Alright! You've got it. We don't care if you tape the stuff to your arm, velcro it, glue it. How that works is up to your creativity. We've used some velcro straps for our custom holder.

The input from the flex sensors, combined with input from the tilt sensors will (should) call sound files from the SD CARD and pump them through the speaker bringing (in our case) some movie sound effects into the real world.

Enjoy your new Hyper-Reality!

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    27 Discussions


    8 years ago on Step 2

    I made these as you described, but they don't seem to work at all :(


    Reply 8 years ago on Introduction

    And I'm talking about the flexsensors here.


    Reply 8 years ago on Introduction

    Hmm. Maybe I can help you debug. Something simple is causing a problem. I say this not because I don't believe you. Only because we've used these same sensors at my lab for the past 4 months and if they're made and wired correctly, they're great. Can you tell me how you made them? And how are you reading them? Through Arduino? And how are they wired into the circuit?


    Reply 8 years ago on Introduction

    Well after a few hours and scouting the internet for other methods, I got some working. However, I ended up not using the anti-static bags at all - I think it is because none of mine are actually conductive. I used conductive foam that ICs get jammed into during transport. I also found that electrical tape does not hold it together well enough and there are contact gaps, so I used duct tape.
    And since I was getting really jumpy readings with conductive thread (I suspect that a single strand can get disconnected at random times), I used multistranded copper wire.

    Sooo I guess I kind of changed everything, but thanks anyways!


    Reply 8 years ago on Introduction

    Awesome. That's the spirit. What are you making?


    Reply 8 years ago on Introduction

    Also a glove, but planning to control my robot with it. Kind of feel like pretending I have superpowers or something by waving my hands around and making gestures :D I'm also planning to add accelerometers to it.


    Reply 8 years ago on Introduction

    Cool. I'll be watching for it.

    I'm currently setting up a processing program to control the screen with invisible forces (or photo resistor values). Superpowers, indeed.

    Good luck.


    8 years ago on Introduction

    could you hook this up to a USB cable, and use this on a video-game?


    Reply 8 years ago on Introduction

    You could! It would be a fairly complex hack but (I'm guessing here) you could probably:

    Break down your video game controller and literally find out, of all the wires going from the controller to the console, (this is assuming you're using a wired controller. Do they even make those anymore?) which one is assigned to what button, lever motion, tilt etc. You would have to do this by providing power to the controller and grounding it as well. It would be akin to measuring analog input on Arduino.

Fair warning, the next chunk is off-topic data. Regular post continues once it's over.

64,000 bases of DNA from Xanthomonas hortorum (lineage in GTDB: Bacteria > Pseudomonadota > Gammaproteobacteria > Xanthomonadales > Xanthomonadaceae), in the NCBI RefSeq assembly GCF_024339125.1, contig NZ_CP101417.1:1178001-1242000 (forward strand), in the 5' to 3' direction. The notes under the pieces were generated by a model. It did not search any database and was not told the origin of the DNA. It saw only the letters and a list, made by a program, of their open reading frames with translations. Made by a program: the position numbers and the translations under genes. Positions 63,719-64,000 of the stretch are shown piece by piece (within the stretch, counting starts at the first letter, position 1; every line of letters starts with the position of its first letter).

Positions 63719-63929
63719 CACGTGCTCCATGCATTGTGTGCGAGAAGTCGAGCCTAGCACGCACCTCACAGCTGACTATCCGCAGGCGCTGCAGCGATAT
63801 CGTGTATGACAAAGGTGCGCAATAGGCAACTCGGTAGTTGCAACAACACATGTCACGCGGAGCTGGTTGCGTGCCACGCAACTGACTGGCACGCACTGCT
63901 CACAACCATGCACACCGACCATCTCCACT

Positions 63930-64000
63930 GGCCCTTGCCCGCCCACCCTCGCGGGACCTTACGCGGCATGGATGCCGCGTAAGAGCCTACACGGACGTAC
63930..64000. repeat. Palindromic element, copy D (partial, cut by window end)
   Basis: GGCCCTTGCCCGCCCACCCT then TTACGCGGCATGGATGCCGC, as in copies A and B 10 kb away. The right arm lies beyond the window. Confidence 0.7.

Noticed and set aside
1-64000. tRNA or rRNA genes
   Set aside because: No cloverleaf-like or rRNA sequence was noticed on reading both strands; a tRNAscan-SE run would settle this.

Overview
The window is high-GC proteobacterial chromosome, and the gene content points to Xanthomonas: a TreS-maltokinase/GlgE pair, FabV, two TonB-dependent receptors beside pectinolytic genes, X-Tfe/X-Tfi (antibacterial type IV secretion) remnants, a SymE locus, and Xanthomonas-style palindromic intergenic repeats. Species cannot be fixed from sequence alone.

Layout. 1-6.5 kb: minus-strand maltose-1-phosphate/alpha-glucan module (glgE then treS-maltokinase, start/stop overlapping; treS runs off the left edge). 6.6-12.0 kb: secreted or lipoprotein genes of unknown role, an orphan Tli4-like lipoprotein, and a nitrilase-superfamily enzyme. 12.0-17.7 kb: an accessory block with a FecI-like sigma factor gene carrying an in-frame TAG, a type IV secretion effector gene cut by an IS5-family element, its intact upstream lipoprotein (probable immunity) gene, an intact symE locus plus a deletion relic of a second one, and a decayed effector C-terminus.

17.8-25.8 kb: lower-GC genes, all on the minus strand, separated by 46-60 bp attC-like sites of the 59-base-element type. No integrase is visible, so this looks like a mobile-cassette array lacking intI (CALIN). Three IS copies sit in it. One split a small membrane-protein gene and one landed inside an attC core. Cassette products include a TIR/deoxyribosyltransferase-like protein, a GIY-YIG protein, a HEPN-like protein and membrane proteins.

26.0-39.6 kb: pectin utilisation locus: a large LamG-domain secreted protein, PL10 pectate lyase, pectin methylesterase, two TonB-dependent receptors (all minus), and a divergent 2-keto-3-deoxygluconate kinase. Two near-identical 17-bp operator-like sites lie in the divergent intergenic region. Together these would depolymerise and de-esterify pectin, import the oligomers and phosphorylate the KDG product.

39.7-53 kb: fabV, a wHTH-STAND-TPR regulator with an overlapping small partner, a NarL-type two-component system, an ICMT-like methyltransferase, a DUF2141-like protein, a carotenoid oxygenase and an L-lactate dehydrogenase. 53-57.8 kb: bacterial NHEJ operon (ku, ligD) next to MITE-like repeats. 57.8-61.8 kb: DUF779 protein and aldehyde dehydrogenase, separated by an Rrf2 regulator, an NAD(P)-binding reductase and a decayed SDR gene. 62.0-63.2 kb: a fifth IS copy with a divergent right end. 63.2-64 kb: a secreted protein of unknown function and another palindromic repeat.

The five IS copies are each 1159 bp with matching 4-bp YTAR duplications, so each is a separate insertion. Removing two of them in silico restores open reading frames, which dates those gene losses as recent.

If you look at my only other Instructable, you can see how we used analog input to turn stuff on and off. That's also what the glove does. That also what a WIRED video game controller does. Otherwise it is a digital input which, for most purposes, works (outputs) the same way.

    Then comes the real challenge. You have to "map" the output of the glove to the output of the controller. So, for instance, lets say you have a "B" button on your controller. You could hard wire your index finger to the B wire of the controller and it could then send signals (switch on/ switch off) to the game console. Etc, etc. etc.

    What I'm not explaining here is exactly what it means to sort out these wires, power them, and "map" one controller (the one that came with your game system) to a new controller (like the glove). For me that would be tricky.

    But can it be done? I say, anything CAN be done!

    To quote Ra's al Ghul, Batman's Ninja coach, "You're training is nothing! You're WILL is everything!"


    8 years ago on Introduction

    Kind of looks like the gunslinger from tf2.


    8 years ago on Step 2

    Hi. Cool project :D (even if extremly nerdy :P)
    I would like to build some of these flexsensors for another project, What kind of output do these give? How precise are they?


    Reply 8 years ago on Step 2

    They give an analogue input which will a resistance value. It actually depends on the individual piece. We've seen ranges from 0-300 or even 0-700.

    These also work as pressure sensors so try it both ways.



    8 years ago on Step 7

    Hi Bruno, check out this website. These gloves are crazy:

    They are VERY expensive but VERY VERY durable. I paid about $35 US for these but they're my second pair and the first pair made it through about 2 1/2 years of mountain biking (i.e. me catching my fall as I'm sliding down dirt and gravel).

    Plus they look cool!


    8 years ago on Introduction

    You should consider redoing this with a smaller protoboard, maybe like one of these commercial products Sparkfun sells:

    They are circular LilyPad protoboards.

    and use conductive thread to tie the sensors into the wave shield.


    Reply 8 years ago on Introduction

    Agreed. This is first prototype level. The full documentation comes as the hybrid offspring of LOVE FOR OPEN SOURCE(yay!) + CLASS REQUIREMENT(booo). So in a given time frame we struggle to get a working prototype coupled with the academic baggage (which is obviously truly good).

    Regardless, you're point is well-taken. Clean it up!

    Thank you for the ideas and links.


    8 years ago on Introduction

    Great project! What are the total costs of the components in this project?


    Reply 8 years ago on Introduction

    Hard to say as some of the stuff was repurposed from other worlds. To guestimate (I have now become my father) I would say,

    Glove: free - $35 (any glove would work)
    Wave Shield $25+/-
    Flex Sensors $10
    Arduino and Other Electronics $30 (???)
    Misc $10

    It realistically costs $100 plus assuming you have nothing to start with. Now that you ask, I see that's pretty high.

    The price point on a commercial product should be less than $35 a PAIR!

    You also don't need gloves that cost $35. Ours did, but it's a high quality (Youngstown) glove that kinda looks cool to start with.

    There are lots of places, I suppose, to trim the fat.